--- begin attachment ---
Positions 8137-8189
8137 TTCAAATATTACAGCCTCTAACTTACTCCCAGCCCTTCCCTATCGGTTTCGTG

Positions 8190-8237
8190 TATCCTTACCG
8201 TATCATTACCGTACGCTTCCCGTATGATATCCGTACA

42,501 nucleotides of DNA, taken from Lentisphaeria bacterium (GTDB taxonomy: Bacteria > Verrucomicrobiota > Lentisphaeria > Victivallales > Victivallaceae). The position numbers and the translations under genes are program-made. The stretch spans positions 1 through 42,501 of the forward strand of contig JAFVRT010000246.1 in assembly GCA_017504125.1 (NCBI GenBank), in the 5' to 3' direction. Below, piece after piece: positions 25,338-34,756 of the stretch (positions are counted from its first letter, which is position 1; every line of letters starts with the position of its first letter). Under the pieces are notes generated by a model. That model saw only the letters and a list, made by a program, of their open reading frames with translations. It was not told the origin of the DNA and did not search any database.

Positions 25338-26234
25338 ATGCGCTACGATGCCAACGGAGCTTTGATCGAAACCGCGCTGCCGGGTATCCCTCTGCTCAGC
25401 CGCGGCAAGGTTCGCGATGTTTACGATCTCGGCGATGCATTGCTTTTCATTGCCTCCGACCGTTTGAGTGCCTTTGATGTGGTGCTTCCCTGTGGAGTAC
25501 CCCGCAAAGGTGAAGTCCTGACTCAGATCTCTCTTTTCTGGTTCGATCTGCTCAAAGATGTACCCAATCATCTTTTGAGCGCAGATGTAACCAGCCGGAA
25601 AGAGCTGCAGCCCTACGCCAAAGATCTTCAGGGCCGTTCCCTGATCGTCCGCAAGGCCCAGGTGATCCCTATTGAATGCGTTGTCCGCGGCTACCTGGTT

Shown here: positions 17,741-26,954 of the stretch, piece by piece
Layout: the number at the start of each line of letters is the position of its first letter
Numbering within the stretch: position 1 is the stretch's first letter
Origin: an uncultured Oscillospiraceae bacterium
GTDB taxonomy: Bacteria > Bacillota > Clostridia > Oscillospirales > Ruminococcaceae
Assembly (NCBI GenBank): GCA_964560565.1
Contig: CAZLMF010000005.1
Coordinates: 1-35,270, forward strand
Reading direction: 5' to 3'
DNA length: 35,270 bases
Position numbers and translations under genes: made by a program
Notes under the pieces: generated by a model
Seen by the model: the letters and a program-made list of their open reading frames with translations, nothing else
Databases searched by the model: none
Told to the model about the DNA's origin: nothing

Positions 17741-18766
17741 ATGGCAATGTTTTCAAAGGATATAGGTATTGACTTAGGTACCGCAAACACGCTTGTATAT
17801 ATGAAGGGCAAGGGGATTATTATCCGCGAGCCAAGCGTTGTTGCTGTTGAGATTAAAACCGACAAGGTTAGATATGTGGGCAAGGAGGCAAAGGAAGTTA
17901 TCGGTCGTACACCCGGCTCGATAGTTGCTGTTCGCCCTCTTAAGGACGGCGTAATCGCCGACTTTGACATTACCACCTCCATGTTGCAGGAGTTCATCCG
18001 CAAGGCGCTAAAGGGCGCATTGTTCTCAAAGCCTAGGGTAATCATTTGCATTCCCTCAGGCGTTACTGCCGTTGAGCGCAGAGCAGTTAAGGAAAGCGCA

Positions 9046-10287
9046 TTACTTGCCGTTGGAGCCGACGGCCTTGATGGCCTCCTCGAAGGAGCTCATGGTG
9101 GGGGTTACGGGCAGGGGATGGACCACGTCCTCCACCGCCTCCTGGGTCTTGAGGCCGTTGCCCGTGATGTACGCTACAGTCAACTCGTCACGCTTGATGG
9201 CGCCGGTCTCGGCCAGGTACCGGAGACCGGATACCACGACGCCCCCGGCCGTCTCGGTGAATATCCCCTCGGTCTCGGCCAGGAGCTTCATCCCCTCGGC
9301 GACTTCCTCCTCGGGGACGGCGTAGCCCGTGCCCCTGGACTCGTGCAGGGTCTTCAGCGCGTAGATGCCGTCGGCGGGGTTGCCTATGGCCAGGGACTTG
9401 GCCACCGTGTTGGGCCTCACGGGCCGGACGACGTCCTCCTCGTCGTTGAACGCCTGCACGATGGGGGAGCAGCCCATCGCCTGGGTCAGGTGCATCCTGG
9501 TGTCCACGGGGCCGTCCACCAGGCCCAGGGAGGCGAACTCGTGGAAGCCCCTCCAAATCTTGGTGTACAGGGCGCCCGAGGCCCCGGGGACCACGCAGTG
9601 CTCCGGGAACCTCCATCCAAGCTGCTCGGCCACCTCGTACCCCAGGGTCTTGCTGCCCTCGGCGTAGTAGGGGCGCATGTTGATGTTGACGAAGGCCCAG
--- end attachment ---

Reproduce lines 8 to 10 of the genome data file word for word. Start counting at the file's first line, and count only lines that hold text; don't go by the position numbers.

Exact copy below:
25338 ATGCGCTACGATGCCAACGGAGCTTTGATCGAAACCGCGCTGCCGGGTATCCCTCTGCTCAGC
25401 CGCGGCAAGGTTCGCGATGTTTACGATCTCGGCGATGCATTGCTTTTCATTGCCTCCGACCGTTTGAGTGCCTTTGATGTGGTGCTTCCCTGTGGAGTAC
25501 CCCGCAAAGGTGAAGTCCTGACTCAGATCTCTCTTTTCTGGTTCGATCTGCTCAAAGATGTACCCAATCATCTTTTGAGCGCAGATGTAACCAGCCGGAA